Thursday, March 10, 2011

Growing Container Fruit Trees in Kihei

Brown Turkey Fig

A backyard orchard is a contemporary concept in urban or residential gardening. The idea is to have continuous fruit harvests throughout the growing season by planting a wide variety of fruit trees close together, or in containers. The trees are pruned to keep them low and easy to harvest.

I began growing potted fruit trees 3 years ago and I've had an equal amount of success and failure. I've trialed Manoa Sweet acerola cherry, Dwarf Apple banana, Sunrise papaya and several different varieties of fig, lemon, lime, olive, pomegranate and tangerine.

Acerola cherry, Apple banana and Sunrise papaya weren't container trees. These root systems needed a lot more room to grow. The roots eventually broke through the containers before the trees ever produced any fruit.

Taggiasca and Arbequina Olive
Just beginning their 2nd year

Fig, olive and pomegranate have been the easiest fruit trees to grow - they're very forgiving and drought tolerant. They won't perish if they're over-watered or under-watered and they don't seem to have any special fertilizer requirements.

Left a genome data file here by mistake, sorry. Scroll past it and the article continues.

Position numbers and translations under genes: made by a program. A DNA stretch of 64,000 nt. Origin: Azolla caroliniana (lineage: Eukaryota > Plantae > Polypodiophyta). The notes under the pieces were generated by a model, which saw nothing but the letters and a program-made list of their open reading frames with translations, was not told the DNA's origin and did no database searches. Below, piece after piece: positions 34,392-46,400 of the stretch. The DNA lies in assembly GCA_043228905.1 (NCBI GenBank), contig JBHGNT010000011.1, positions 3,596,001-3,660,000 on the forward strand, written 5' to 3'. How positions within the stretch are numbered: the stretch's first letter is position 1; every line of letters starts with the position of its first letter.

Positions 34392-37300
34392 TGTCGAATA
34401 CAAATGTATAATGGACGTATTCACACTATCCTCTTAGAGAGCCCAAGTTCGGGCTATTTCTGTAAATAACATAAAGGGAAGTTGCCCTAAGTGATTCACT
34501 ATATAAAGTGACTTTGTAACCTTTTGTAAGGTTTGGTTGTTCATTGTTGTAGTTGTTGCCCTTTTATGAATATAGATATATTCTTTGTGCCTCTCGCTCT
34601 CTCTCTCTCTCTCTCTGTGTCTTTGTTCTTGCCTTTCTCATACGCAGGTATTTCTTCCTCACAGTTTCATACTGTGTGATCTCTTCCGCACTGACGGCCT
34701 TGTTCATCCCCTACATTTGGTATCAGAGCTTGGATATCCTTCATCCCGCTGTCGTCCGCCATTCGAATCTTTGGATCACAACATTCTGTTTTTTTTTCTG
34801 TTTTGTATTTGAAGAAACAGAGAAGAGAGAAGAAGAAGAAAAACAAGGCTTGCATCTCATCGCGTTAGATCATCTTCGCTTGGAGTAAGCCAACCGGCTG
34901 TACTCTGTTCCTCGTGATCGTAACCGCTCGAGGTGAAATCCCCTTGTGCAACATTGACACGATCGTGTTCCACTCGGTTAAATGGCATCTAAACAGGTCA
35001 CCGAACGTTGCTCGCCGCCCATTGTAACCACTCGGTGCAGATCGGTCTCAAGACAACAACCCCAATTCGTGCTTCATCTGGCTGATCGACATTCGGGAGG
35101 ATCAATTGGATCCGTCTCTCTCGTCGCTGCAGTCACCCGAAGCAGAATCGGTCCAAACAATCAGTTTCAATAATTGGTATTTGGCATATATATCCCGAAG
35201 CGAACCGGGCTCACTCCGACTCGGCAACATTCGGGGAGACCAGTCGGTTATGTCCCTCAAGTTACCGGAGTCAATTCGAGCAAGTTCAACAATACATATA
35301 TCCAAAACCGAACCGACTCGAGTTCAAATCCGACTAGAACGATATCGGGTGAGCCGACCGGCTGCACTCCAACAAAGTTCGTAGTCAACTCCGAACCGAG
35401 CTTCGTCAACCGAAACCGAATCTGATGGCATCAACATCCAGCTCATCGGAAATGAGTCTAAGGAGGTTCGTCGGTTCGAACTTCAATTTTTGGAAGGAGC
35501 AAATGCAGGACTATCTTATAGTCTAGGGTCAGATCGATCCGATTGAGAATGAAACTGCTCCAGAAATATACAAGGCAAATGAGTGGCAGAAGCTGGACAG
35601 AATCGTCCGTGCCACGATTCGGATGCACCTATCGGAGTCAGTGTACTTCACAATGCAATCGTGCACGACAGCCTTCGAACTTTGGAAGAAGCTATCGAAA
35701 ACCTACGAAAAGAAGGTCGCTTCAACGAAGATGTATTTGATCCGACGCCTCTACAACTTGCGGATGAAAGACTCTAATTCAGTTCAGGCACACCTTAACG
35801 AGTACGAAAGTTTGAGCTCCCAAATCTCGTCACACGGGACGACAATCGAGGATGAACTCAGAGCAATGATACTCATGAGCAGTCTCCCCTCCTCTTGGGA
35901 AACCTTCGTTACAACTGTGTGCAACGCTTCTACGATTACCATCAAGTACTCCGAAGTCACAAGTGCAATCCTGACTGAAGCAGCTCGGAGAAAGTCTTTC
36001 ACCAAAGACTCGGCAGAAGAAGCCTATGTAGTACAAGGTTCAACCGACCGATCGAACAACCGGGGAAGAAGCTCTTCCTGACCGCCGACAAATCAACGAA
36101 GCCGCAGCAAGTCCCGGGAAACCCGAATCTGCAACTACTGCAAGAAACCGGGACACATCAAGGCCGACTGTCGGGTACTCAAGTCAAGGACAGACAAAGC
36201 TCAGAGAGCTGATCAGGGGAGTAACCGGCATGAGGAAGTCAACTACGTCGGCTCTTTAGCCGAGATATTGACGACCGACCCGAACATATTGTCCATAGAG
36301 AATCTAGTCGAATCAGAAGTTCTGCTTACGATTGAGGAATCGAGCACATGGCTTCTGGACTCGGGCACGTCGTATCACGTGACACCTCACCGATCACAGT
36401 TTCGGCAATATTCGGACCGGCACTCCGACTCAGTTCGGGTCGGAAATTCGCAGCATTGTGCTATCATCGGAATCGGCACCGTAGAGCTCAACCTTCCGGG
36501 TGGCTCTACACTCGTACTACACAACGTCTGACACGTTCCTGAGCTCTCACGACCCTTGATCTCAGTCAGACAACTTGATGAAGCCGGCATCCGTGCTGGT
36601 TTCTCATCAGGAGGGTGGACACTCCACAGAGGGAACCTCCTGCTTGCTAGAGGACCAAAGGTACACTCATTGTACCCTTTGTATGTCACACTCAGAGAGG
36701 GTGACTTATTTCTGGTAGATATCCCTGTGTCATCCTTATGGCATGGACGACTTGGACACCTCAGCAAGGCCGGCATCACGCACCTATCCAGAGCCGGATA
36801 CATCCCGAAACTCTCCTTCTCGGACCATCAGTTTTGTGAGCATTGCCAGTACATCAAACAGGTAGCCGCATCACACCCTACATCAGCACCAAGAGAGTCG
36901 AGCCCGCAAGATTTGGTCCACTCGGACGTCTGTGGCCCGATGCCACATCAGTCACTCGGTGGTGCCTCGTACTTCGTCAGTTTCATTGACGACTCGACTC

I don't recommend olive trees as they don't produce fruit in Kihei, they need what's known as chill hours in order to trigger flowering in the spring. Chill hours are also needed to grow apple, pear, persimmon and stone fruits but these fruits do grow at the higher elevations on Maui.

Information about low chill hour fruit trees and fruit producing plants can be found here:

Tahitian Lime

Citrus grows very well in the ground in all areas of Maui. However, my container planted citrus has been very temperamental. The problem may be that soil temps get too hot for the roots during the summer months. Potted citrus, when grown in Kihei, has significant fertilizer needs.

Citrus trees are widely available at most of the garden centers in Kihei and Kahului. Kula Hardware has the largest selection of fruit trees on Maui. The selection varies throughout the year but they do keep a call list. In February, they bring in a wide variety of bareroot trees from the Mainland. It's a good idea to be on their list if there's a specific tree you'd like to buy.